ent upon seismic moment of the seismic shear wave
whereas the spectra acceleration is mainly dependent on
stress drop parameter of the earthquake ground motion
and to a lesser extent on seismic moment. A particular
threshold frequency called corner frequency is the fre-
quency that dictates acceleration amplitude and in turn
controls the frequency content of earthquake ground mo-
tion at the source. Thus the stress drop is believed to
have contributed to high frequency content observed in
intraplate earthquakes generally. This further confirms
the information that displacement amplitude is controlled
by low frequency while acceleration amplitude is con-
trolled by high frequency. Stress drop of intraplate earth-
quakes is well correlated with very low slip rate of intra-
plate fault. Interestingly, observed stress drops did not
show any significant difference between normal, reverse
and strike-slip faulting system among intraplate earth-
quakes around the world.
The Abeokuta, Nigeria earthquake that occurred on
the 11th of September 2009 was deduced to be triggered
of by the Romanche fracture zone. It is one of the largest
offsets striking East-West that marks the Mid-Atlantic
Ridge in the Atlantic Ocean. It is a normal fault with
length of over 1000km, width of 200km, and occurs as a
narrow break near the equator. We deduce that the seis-
mic moment of the seismic shear wave of this earthquake
ground motion possibly got attenuated in the sedimentary
terrain of Nigeria. Displays of the displacement obtained
are shown in Figure 7.
On the other hand, Figure 8 shows the attenuation plot
for the seismic wave derived for the investigated area in
Nigeria. A is simulated for a magnitude 3 earthquake,
and B is for a magnitude 4.8 earthquake. The plot im-
plies that there is moderate attenuation of the seismic
waves in the study area. A general exponential decay of
the curve is observed. This is in conformity with what is
obtained around the world. We adjudged that the relation
obtained from this study is the most plausible representa-
tion model that possibly corresponds to real ground mo-
tions for this affected area. It is well known that soils
Figure 8. Attenuation plot for the seismic waves propagated
on 11th September 2009.
behave non-linearly when subjected to strong level of
ground shaking. Soil site response function is not a sin-
gle value for a specific site due to the soil having mem-
ory as it is dependent on soil damping and in turn related
to the shaking level at crustal rock and overlying soil
sediment interface.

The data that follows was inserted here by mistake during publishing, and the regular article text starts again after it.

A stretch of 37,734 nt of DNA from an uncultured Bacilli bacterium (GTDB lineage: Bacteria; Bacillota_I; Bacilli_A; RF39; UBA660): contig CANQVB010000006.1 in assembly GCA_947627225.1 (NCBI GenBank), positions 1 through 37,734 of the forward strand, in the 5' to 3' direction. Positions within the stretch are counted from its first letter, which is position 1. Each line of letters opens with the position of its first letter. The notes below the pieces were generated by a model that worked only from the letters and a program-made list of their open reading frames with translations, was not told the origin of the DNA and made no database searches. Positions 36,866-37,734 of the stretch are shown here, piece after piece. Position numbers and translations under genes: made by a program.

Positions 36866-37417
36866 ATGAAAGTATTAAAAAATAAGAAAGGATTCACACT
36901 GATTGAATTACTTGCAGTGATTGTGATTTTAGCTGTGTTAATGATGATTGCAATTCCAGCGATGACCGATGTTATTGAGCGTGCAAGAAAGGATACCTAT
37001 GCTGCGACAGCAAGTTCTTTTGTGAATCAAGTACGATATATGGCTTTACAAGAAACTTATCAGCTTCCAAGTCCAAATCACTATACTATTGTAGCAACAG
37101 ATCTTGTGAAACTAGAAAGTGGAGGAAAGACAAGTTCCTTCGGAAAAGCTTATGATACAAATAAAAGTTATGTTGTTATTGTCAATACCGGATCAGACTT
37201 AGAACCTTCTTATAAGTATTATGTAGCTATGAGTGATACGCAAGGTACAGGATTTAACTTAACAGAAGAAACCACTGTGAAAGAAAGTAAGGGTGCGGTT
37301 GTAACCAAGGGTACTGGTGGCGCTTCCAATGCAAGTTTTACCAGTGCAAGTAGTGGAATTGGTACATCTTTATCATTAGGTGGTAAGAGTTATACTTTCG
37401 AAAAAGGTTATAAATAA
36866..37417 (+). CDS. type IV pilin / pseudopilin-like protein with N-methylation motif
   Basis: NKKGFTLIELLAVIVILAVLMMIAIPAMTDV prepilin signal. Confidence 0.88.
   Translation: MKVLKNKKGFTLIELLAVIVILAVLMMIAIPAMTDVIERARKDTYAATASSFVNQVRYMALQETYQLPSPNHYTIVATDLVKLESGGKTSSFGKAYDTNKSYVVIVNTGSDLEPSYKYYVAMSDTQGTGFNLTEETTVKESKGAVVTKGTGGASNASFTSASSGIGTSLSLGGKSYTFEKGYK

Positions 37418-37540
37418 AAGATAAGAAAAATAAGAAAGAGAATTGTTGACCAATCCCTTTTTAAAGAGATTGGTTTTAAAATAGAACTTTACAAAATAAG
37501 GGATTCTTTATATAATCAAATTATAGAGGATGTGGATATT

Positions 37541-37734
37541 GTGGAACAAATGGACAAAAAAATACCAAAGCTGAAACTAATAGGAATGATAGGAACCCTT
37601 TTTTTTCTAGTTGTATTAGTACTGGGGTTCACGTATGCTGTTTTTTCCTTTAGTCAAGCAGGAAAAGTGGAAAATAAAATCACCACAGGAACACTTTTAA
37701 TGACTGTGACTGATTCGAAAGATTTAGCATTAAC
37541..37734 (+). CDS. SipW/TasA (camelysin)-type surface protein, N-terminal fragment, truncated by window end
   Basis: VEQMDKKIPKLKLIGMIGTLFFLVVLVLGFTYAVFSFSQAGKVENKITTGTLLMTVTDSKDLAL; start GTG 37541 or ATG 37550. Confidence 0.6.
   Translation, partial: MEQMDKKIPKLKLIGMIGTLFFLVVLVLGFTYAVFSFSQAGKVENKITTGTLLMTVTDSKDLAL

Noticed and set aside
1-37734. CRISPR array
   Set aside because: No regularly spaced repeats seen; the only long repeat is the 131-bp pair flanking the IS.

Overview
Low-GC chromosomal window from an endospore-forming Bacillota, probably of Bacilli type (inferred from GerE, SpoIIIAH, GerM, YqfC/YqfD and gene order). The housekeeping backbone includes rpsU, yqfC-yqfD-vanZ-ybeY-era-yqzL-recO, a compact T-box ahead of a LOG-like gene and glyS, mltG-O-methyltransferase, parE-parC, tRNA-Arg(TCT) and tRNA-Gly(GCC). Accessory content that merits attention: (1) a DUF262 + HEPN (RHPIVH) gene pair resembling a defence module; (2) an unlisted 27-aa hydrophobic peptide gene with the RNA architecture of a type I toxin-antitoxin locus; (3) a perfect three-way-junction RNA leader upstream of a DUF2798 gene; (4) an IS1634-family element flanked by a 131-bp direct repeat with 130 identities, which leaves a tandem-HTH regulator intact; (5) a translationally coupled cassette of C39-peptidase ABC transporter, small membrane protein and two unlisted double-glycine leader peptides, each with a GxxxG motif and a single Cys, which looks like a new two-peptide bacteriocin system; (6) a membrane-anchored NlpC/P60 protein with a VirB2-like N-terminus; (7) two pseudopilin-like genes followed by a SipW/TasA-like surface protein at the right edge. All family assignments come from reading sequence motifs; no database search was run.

From the resultant attenuation curves obtained from
this study shown in Figure 8, it is pertinent to note that
there is no obvious difference in the trend which is ap-
parent among the different irrespective of the variation of
the magnitude value. We envisaged that the decay curve
accounts for damping effects of the soil which is very
important in structural engineering for structural dy-
namic analyses. This is based on the fact that civil struc-
tures dissipate viscous energy on rock medium as a result
of the damping effect. This decay is usually caused by
the spherical spreading of the seismic shear waves gen-
erated by the earthquake at the Mohorovicic discontinu-
ity and spherical spreading at the Gutenberg.
7.3. Seismic Hazard Assessment
The peak ground acceleration and velocity computed for
the investigated area ranges from (0.16 - 0.69) g and
(18.0 - 58.3) m/s, respectively. Using the peak ground
values obtained and the amplifications computed from
the numerical modeling, the investigated areas has been
divided into three main hazard zones called low, moder-
ate and high damage potential zones (Figure 9). The
estimated PGA and PGV values obtained from this study
were used in deriving the seismic hazard map for the
study area. The seismic ground motion of Nigeria has
been computed, and the hazard zones assessed based on
the computations from synthetic accelerograms that take
simultaneously into account the source, path and site
effects. The parameters obtained from the accelerograms
and response spectra allow us to estimate the seismic
hazard of some parts of Nigeria.
Areas underlain by unconsolidated sediments (having
ow mechanical strength) are classified as the maximum l
Copyright © 2011 SciRes. IJG
Copyright © 2011 SciRes. IJG
Figure 9. Seismic hazard map of some parts of Nigeria derived from the PGA and PGV values obtained in this study.
damage potential zone. The presence of low velocity
sediments possibly contributed to the high peak values